Tuesday, September 14, 2010

New Dog Park in McLean Gardens, More in the Works for Petworth and Northeast

When I originally read this PoP post, I thought--hey! great! Another dog park. The one at 17th and New Hampshire is a real boon to the area, and a great gathering place that fosters a sense of community (hi, I'm Whitney. Oh that's your dog? Mine's the one who's humping him).

Then I looked up the location on Google Maps. McLean Gardens!? I certainly can't imply that the 17th street dog park is exactly low-income, but aren't there some neighborhoods that would benefit from a park more than this wealthy enclave? How about the SW waterfront, Columbia Heights or Petworth?

Initial outrage behind me, I then read the rest of the article. Oops. As PoP indicates, there are two more dog parks in the works--one in Petworth near Arkansas and 14th St NW, and one in NE between 14th and Tennessee Avenue (I struggled with what neighborhood to classify this as--East Capitol Hill, perhaps?)

A lot of folks would hold up this development as an example of Fentyism--pro-white, pro-gentrification, DC economic developments that benefit DC's wealthier set while taking money away from the true DC residents. Well, I suppose there is some merit to that attack...using taxpayer money to build a dog park DOES take dollars away from other potential government programs. But I disagree with those who say that DC isn't benefitting from these changes.

I'm extremely pleased with both the proposed locations--NE and Petworth. I think you're taking two, somewhat iffy neighborhoods and giving them a tremendous leg-up...are you moving to Navy Yard, with the stadium and little else? Or would you move to Petworth, where things may still be rough around the edges, but you've now got an organic market, a soon-to-be renovated Safeway, new apartment buildings and restaurants opening, and A DOG PARK! OK the last one may not necessarily seal the deal for anyone. But still, it's a signal of progress and economic investment in a neighborhood where some buyers are banking on the area becoming a more robust neighborhood in the next 10-20 years.

Now to the rabble rousers...I know there are people who are going to read this post and think that these dog parks are a sign of a terrible thing-GENTRIFICATION. 1) You're ruining the authenticity of the neighborhood. 2) You're bringing in more rich (read-white) people at the expense of the poorer (mostly black) residents. 3) When property values and rents go up as a result, poorer residents will be forced out of the neighborhood and into more suburban areas without public transportation. 4) The last thing this neighborhood needs is a dog park when there are so many other pressing issues facing residents.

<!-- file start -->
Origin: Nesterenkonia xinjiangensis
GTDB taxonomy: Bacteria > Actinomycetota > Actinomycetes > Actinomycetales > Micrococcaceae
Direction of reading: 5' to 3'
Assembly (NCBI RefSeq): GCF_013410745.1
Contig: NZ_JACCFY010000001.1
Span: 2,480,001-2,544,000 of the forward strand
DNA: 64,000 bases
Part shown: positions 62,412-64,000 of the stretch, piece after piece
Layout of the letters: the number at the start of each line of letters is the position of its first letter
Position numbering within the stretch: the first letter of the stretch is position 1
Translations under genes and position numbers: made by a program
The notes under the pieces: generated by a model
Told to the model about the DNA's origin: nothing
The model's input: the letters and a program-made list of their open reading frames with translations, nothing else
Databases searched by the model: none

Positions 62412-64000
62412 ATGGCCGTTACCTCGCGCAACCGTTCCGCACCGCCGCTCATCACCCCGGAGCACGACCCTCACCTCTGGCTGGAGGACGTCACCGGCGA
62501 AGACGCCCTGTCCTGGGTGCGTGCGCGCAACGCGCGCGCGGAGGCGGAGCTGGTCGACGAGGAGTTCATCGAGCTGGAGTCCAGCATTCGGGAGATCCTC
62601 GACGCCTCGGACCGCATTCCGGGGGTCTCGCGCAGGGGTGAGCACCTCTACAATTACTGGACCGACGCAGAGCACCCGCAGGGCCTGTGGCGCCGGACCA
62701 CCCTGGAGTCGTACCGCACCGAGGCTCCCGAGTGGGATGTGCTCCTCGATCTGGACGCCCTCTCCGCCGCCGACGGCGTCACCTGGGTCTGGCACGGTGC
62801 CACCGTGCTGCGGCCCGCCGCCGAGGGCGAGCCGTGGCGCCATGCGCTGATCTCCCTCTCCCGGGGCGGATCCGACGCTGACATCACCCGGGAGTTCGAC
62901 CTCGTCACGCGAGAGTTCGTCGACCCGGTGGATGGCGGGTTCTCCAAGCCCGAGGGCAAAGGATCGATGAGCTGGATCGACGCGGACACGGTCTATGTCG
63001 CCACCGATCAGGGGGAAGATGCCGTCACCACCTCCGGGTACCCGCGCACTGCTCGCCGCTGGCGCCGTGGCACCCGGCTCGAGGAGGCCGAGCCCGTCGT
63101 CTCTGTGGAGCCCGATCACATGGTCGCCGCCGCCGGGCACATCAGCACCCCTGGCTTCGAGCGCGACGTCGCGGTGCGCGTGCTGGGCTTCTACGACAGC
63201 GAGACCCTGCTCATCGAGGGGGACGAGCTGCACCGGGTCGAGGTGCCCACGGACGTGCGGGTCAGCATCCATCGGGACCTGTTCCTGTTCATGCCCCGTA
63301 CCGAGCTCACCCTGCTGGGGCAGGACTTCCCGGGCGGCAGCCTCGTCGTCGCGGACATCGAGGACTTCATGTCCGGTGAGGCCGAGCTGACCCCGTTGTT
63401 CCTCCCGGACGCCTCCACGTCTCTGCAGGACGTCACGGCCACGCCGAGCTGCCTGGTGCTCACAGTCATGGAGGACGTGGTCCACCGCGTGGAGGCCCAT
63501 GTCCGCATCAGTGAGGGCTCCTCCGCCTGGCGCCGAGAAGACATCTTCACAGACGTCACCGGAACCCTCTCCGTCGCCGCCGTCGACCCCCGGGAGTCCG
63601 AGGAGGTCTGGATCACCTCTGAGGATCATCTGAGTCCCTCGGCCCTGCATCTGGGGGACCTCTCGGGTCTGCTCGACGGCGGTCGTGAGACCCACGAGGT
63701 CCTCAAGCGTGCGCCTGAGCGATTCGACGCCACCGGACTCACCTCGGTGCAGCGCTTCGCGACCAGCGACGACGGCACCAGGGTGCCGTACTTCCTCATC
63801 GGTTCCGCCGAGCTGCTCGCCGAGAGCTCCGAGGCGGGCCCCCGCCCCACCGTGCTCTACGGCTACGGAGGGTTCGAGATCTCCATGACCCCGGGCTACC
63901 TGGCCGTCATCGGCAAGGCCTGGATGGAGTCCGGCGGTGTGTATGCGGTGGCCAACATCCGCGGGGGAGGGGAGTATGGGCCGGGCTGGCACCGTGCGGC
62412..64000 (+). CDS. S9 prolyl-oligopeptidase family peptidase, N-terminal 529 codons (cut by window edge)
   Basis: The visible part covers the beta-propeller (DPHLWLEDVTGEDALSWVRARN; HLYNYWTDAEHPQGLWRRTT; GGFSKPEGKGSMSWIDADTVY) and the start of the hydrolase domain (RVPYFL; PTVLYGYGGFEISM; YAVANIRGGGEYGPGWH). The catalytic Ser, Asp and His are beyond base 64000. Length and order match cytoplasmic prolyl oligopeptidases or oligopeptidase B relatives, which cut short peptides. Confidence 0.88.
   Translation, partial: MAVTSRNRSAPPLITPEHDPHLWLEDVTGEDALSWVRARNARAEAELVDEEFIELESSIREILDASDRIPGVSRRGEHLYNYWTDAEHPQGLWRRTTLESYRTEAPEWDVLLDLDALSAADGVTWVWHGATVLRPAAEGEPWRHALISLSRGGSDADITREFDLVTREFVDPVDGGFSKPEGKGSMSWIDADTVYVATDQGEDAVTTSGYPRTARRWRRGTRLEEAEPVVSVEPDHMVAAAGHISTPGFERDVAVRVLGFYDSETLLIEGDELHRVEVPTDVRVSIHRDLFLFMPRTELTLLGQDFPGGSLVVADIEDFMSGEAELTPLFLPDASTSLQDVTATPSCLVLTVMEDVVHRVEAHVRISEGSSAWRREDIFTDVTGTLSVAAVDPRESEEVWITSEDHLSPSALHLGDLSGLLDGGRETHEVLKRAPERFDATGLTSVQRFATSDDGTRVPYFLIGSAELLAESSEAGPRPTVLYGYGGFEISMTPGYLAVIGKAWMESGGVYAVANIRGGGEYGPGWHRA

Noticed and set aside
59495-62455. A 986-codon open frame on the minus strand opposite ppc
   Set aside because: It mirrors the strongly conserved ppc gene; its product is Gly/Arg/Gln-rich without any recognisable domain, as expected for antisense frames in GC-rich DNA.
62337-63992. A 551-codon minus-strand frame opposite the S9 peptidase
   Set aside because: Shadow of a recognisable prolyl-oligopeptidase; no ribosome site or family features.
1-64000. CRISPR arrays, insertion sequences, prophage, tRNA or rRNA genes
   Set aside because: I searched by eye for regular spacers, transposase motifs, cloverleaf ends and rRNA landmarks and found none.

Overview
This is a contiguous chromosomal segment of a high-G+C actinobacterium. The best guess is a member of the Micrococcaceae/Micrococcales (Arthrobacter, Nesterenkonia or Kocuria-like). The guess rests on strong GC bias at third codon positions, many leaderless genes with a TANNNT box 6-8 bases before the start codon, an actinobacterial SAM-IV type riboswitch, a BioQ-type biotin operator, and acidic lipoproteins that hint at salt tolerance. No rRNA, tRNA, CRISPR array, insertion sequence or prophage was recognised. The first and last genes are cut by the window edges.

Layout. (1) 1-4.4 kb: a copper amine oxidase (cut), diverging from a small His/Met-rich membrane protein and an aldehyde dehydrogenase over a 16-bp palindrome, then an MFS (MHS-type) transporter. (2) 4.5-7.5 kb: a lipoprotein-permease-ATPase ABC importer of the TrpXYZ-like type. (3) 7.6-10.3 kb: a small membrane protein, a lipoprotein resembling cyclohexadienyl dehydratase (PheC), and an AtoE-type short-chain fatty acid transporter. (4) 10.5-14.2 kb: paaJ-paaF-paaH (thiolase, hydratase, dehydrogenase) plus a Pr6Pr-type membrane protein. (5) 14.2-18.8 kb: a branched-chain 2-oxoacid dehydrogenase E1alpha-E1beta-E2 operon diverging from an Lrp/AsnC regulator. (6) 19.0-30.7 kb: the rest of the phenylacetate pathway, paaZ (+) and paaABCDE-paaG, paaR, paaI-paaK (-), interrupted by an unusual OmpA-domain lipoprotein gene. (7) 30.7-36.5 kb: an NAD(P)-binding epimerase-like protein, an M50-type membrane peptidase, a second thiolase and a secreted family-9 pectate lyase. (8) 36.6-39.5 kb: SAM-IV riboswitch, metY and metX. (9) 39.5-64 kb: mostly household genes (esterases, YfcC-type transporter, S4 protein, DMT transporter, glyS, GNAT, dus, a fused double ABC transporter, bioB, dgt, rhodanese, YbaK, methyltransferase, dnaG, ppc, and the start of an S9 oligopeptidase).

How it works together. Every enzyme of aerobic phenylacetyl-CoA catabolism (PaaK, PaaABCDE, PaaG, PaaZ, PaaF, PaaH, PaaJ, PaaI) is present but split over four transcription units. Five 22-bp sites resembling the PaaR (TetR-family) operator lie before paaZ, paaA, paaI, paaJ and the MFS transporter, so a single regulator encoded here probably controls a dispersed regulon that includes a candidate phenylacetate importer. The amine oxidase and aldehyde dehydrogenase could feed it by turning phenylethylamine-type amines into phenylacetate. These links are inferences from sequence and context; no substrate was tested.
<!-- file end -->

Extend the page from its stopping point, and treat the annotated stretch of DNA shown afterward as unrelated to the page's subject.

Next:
A response to the haters.

1) Oh, I'm sorry. I didn't realize that boarded up houses, vacant lots, and liquor stores behind bullet-proof barriers were so authentic. Admittedly, the development in Adam's Morgan is an example of development of sucking the life out of a neighbhorhood...a walk up 18th street proves just how badly gentrification can erase a neighborhood's character. But I think DC residents are getting smarter, demanding that each neighborhood's unique culture be preserved (so, OK, rabble rouse a little bit). While certainly gentrifying, the legacy of jazz continues to have an indelible imprint on the U Street corridor. And who can deny the continued presence of hispanic culture in Columbia Heights (you know, minus Target and...bleh...Ruby Tuesdays).

2) and 3). Yep. That is completely true, and is one of the undesired effects of economic development in a neighborhood. But here's the kicker--it doesn't have to be! If these ramifications bother you, then don't deny a neighborhood some economic investment. Instead, remain (or start getting) active and involved in local politics and in your community. It is possible for economic development and social consciousness to be reconciled, but not if you don't vote--with your ballot and your wallet. You hate the Columbia Heights Target so much? Don't shop there. But everyone else will, because it was a convenient and necessary addition to the city.

4)  False. I realize that it's a rough world out there, folks. But I think that these community features help foster neighborhood pride and encourage residents to get to know eachother. Much like churches in decades past, community centers and coffee houses and, yes, dog parks are the meeting grounds for community-minded people in an age where religion is becoming increasingly less prominent in the average American's life. I'm not implying that we suddenly raze all our churches for dog parks, but I do think these features encourage an active, engaged neighborhood with many rich, varied options for its citizens.

Gee, I'm sure at the end of this post you have no doubt where I fall on the Fenty-Gray debate.

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